Those dried peas in your cupboard you are not sure what to do with? Sprout them. There are many things to sprout but none are as easy (IMHO) as dried peas & beans.

So let’s get started!

Every day may not be good, but there is something good in every day.

~ Author Unknown

There is a real magic in enthusiasm. It spells the difference between mediocrity and accomplishment.

~ Unknown

Β There are just a few things you will need to sprout beans at home.

Starting with dried beans (of course). Of course if any of you are accomplished at growing alfalfa or other seeds, I’d love to hear from you!

My favorites beans for sprouting are:

  • Mung Beans
  • Garbanzos
  • Green Lentils
  • Green Peas (whole dried ones are hard to find strangely but oh, so good and kids LOVE them).

These are all (except for the peas) easily acquired, and cost very little. Given the cost for the average amount you will work with, you will see just how far they actually go.

How’s that for further proof that eating well needn’t be expensive, and this, dear readers, is one of the best examples around! Not to mention delicious too πŸ™‚

Wheresoever you go, go with all your heart.

~ Kongzi

The Less:

Less store-bought sprouted foods means more health for less cost. Less cooked beans and legumes means more of their vital live energy is in tact. Less high cost sources of protein means more money that goes farther, and less heavy bulky foods means more lightness and well-being too.

The More:

More living plant-based energy & live enzymes means more good feelings and good moods. More light crunchy textures means more satisfaction when eating them. More home-grown how-toΒ  means more skills where it matters, so good eating and good sense are easy, cheap, and pure amazing πŸ™‚

Once you have your beans, you will need just three more things:

  1. a clean jar
  2. an elastic band
  3. a small piece of cheesecloth

Plus, of course, lots of clean water for soaking and rinsing, light through the kitchen window, a little air circulation, and your care and attention just twice a day.

Not bad hey?

But more on that later.

Super Nutritious Sprouts at Home for Pennies:

  • (1/4-1/2 cup dried beans (mung beans are great to start with!)
  • (1) clean mason jar (1 liter size if you can but small ones work too for smaller amounts)
  • (1) piece of cheese cloth or plastic mesh, cut into a square the size of the jar opening
  • (1) elastic band to secure the cheesecloth to the top of the jar
  • Plenty of cold water for soaking & rinsing

Start by putting up the beans of your choice to soak for 8-16 hours in the jar you will use for sprouting (like most things they can languish for a while so don’t worry if you soak them too long). Use cold clean water to do this as the beans are going to absorb that water. You can leave the jar open on the counter and there is no need to cover it.

The soaking process starts the ‘waking’ process for the dried beans which are by nature designed to keep for long periods of time on their dry (dormant) state. This is a (very) beautiful thing, as they can really keep almost indefinitely in a sealed container if kept dry.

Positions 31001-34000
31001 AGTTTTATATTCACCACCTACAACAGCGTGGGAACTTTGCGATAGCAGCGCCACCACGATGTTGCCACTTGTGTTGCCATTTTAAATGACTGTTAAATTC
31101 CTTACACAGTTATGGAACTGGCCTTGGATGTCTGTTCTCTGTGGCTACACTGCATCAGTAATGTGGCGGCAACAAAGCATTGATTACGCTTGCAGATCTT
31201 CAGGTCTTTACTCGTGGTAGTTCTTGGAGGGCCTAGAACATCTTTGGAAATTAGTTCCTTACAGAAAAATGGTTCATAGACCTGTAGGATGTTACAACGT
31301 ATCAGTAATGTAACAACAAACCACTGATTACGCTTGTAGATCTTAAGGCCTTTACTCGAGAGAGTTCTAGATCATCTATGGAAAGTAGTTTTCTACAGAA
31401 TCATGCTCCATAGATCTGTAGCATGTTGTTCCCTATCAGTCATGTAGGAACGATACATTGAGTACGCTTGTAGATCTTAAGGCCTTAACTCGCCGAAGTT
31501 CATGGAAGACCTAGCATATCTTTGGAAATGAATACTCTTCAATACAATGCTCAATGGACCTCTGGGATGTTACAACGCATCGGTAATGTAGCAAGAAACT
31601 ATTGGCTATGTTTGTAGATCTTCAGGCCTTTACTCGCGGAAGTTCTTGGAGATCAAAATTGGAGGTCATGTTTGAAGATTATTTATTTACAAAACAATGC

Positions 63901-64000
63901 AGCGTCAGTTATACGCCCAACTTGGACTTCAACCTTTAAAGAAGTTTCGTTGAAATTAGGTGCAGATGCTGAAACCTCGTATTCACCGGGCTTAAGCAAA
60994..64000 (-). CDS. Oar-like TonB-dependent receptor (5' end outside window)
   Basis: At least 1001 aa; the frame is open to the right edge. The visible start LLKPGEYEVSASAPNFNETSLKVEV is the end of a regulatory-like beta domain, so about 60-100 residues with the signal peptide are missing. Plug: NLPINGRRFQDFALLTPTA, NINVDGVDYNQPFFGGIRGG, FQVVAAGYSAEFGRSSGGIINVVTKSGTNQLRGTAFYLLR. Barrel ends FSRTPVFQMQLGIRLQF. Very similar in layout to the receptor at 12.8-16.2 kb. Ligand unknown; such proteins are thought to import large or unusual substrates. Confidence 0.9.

Once soaked, the fun really starts.

Using your piece of cheese cloth (no more than 2 layers as the water needs to drain easily, but you don’t want anything falling through the holes), secure it to the top of the jar and drain the soaking liquid.

Next, you rinse (get acquainted with rinsing).

Simply set the jar in the sink and run cold water through the beans several times, turning the upside down to drain the water between rinses. Here you will see whether you have the cheesecloth too layered as the water will drain slowly.

After a few clean rinses, your soaked and rinsed little bundles of life are ready to grow. Simply set the cheesecloth covered jar upside down, and on an angle, and rest it in your dish rack.

Sprouts need a few things to grow well: air & light (in addition to clean water). As most sinks are by a kitchen window, light is normally not an issue. If your kitchen has no window by the sink, you might consider propping the jar (in the dish rack or in a bowl on its side near a window in between rinses). The air comes from the holes in the cheesecloth

For the next two days, morning and night, repeat the rinsing process, taking care to rinse the beans in their entirety at least twice. After each time, set them to rest in your dish rack.

After two full days…you should have this….

Life in the form of a little sprout. Don’t they just make you smile?

Once ready, and you have little tails on your sprouts, rinse them a final time and transfer to a container and store in the fridge. These guys will keep well in the fridge (for up to a week).

If you try to sprout chickpeas, I might suggest rinsing 3 -4 times a day as they are larger and can dry out faster than the smaller varieties (this is not good for growing sprouts just like it’s not good for us). So keep them (and yourself!) fresh by watering them carefully and keeping them hydrated. Chickpeas might also take an extra day to sprout.

Enjoy sprouted beans in salads, tucked into avocado sandwiches, or as a snack for hungry kids who get home from school. I’ve yet to meet anyone who doesn’t have a palate for mung beans when sprouted (pictured in this post).

Logic only gives man what he needs… Magic gives him what he wants.

~ Tom Robbins

If we are to have magical bodies, we must have magical minds.

~ Dr Wayne Dyer